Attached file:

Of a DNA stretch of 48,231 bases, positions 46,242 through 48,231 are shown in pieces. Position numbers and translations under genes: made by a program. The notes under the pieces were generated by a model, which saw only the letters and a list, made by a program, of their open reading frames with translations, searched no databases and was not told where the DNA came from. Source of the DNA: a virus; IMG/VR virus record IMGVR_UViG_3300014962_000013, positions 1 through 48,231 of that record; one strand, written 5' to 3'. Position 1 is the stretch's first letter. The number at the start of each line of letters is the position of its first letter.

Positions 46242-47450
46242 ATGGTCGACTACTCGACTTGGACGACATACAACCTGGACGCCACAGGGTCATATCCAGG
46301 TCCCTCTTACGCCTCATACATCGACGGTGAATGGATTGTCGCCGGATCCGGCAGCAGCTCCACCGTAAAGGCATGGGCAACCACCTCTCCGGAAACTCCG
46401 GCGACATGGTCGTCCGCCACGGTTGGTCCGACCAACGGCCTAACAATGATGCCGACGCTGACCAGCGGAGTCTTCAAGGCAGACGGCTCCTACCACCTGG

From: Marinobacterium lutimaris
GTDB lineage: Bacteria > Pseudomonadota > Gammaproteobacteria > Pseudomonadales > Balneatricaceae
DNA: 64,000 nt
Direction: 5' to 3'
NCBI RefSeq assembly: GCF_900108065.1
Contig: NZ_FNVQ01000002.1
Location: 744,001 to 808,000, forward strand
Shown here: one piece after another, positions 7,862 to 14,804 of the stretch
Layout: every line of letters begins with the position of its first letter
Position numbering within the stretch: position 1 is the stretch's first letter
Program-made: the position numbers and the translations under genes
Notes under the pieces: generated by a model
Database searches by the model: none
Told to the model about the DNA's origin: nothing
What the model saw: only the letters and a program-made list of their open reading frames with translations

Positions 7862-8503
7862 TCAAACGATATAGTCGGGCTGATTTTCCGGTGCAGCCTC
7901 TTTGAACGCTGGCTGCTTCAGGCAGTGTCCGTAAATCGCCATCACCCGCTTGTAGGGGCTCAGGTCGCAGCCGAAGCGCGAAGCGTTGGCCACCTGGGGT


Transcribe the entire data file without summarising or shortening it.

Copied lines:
Of a DNA stretch of 48,231 bases, positions 46,242 through 48,231 are shown in pieces. Position numbers and translations under genes: made by a program. The notes under the pieces were generated by a model, which saw only the letters and a list, made by a program, of their open reading frames with translations, searched no databases and was not told where the DNA came from. Source of the DNA: a virus; IMG/VR virus record IMGVR_UViG_3300014962_000013, positions 1 through 48,231 of that record; one strand, written 5' to 3'. Position 1 is the stretch's first letter. The number at the start of each line of letters is the position of its first letter.

Positions 46242-47450
46242 ATGGTCGACTACTCGACTTGGACGACATACAACCTGGACGCCACAGGGTCATATCCAGG
46301 TCCCTCTTACGCCTCATACATCGACGGTGAATGGATTGTCGCCGGATCCGGCAGCAGCTCCACCGTAAAGGCATGGGCAACCACCTCTCCGGAAACTCCG
46401 GCGACATGGTCGTCCGCCACGGTTGGTCCGACCAACGGCCTAACAATGATGCCGACGCTGACCAGCGGAGTCTTCAAGGCAGACGGCTCCTACCACCTGG

From: Marinobacterium lutimaris
GTDB lineage: Bacteria > Pseudomonadota > Gammaproteobacteria > Pseudomonadales > Balneatricaceae
DNA: 64,000 nt
Direction: 5' to 3'
NCBI RefSeq assembly: GCF_900108065.1
Contig: NZ_FNVQ01000002.1
Location: 744,001 to 808,000, forward strand
Shown here: one piece after another, positions 7,862 to 14,804 of the stretch
Layout: every line of letters begins with the position of its first letter
Position numbering within the stretch: position 1 is the stretch's first letter
Program-made: the position numbers and the translations under genes
Notes under the pieces: generated by a model
Database searches by the model: none
Told to the model about the DNA's origin: nothing
What the model saw: only the letters and a program-made list of their open reading frames with translations

Positions 7862-8503
7862 TCAAACGATATAGTCGGGCTGATTTTCCGGTGCAGCCTC
7901 TTTGAACGCTGGCTGCTTCAGGCAGTGTCCGTAAATCGCCATCACCCGCTTGTAGGGGCTCAGGTCGCAGCCGAAGCGCGAAGCGTTGGCCACCTGGGGT